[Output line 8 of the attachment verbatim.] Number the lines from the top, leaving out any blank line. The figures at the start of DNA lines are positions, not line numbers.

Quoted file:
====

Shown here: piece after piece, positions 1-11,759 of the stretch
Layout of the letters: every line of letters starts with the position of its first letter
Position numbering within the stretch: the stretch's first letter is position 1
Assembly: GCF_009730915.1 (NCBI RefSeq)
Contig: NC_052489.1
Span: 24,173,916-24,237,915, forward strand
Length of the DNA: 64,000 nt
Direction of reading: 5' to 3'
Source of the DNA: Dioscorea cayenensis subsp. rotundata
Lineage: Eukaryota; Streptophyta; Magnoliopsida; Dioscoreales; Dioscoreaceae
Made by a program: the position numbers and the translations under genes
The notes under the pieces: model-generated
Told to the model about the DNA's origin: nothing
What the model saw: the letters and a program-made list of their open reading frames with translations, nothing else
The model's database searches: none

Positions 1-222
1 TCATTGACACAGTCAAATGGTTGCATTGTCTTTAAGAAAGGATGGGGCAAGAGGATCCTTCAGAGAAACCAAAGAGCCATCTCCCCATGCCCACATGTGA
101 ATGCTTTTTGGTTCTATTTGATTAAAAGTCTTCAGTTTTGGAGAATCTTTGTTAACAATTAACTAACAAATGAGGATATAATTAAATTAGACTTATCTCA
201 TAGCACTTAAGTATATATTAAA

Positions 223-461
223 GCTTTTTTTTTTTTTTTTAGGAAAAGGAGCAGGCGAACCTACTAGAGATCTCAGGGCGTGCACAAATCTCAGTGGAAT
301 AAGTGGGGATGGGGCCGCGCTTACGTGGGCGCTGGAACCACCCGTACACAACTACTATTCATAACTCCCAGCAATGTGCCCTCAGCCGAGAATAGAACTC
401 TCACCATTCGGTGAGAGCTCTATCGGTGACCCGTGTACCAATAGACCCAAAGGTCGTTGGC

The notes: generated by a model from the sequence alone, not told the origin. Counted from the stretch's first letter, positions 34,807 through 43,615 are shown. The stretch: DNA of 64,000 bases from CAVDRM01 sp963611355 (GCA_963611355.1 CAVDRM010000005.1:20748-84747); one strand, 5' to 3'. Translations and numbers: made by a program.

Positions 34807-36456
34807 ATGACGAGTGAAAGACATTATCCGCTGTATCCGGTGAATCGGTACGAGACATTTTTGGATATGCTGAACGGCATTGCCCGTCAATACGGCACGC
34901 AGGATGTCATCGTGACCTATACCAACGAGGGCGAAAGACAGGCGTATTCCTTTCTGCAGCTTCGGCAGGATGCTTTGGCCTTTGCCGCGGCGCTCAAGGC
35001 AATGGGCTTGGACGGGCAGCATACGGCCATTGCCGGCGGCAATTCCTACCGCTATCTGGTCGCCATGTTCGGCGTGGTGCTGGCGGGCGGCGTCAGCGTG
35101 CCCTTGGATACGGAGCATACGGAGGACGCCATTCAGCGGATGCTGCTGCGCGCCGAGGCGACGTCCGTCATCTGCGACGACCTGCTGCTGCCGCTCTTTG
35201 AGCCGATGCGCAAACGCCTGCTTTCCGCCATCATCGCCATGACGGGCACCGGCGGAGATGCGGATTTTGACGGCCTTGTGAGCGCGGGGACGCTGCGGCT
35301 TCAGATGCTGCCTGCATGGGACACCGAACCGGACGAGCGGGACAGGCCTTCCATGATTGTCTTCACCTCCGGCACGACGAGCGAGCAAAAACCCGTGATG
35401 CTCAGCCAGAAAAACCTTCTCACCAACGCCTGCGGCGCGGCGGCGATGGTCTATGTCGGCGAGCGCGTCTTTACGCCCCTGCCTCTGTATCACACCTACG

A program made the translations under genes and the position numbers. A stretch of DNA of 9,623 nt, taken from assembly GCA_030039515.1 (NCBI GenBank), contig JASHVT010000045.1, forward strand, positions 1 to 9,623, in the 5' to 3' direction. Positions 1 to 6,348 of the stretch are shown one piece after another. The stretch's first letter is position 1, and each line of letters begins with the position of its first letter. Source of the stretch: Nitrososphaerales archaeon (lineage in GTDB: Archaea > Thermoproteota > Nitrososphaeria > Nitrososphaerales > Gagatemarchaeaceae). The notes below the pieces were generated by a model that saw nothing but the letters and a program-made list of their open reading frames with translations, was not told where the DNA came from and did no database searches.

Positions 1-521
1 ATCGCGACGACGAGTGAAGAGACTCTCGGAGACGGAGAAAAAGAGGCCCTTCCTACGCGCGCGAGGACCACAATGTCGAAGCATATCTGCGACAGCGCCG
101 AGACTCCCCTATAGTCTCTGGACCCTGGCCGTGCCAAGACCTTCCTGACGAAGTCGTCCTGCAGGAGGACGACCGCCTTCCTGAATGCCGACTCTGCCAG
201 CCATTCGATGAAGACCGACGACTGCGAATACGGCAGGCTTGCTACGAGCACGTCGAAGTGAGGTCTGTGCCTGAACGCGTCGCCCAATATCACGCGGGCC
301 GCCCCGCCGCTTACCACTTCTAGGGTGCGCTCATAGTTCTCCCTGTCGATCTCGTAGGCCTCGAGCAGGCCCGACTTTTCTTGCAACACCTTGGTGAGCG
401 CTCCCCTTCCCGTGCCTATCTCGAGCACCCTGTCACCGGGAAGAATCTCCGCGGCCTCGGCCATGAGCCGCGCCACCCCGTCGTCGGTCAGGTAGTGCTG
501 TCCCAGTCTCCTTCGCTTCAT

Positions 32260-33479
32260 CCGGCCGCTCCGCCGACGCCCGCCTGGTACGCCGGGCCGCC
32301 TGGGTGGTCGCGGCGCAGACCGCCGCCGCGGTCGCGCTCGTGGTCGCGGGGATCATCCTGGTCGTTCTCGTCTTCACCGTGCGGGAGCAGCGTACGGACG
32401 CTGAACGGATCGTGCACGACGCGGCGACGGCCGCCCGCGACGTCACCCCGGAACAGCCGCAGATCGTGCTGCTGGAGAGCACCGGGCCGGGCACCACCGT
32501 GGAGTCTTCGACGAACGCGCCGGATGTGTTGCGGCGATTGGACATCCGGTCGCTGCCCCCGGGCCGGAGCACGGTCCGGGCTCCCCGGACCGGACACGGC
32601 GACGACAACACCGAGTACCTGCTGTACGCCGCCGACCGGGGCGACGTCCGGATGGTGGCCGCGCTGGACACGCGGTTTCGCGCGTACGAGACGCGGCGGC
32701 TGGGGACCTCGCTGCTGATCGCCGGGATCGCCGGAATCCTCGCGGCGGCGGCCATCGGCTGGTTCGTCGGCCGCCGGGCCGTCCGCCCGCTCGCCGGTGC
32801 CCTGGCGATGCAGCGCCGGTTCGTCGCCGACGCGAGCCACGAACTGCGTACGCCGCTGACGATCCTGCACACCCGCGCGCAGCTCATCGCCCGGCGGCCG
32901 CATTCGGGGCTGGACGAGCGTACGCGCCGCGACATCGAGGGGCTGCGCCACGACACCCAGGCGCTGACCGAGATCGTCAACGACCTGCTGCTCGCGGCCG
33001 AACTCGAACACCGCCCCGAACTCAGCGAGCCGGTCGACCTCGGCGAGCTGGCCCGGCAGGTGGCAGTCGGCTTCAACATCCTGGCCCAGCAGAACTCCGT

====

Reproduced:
Direction of reading: 5' to 3'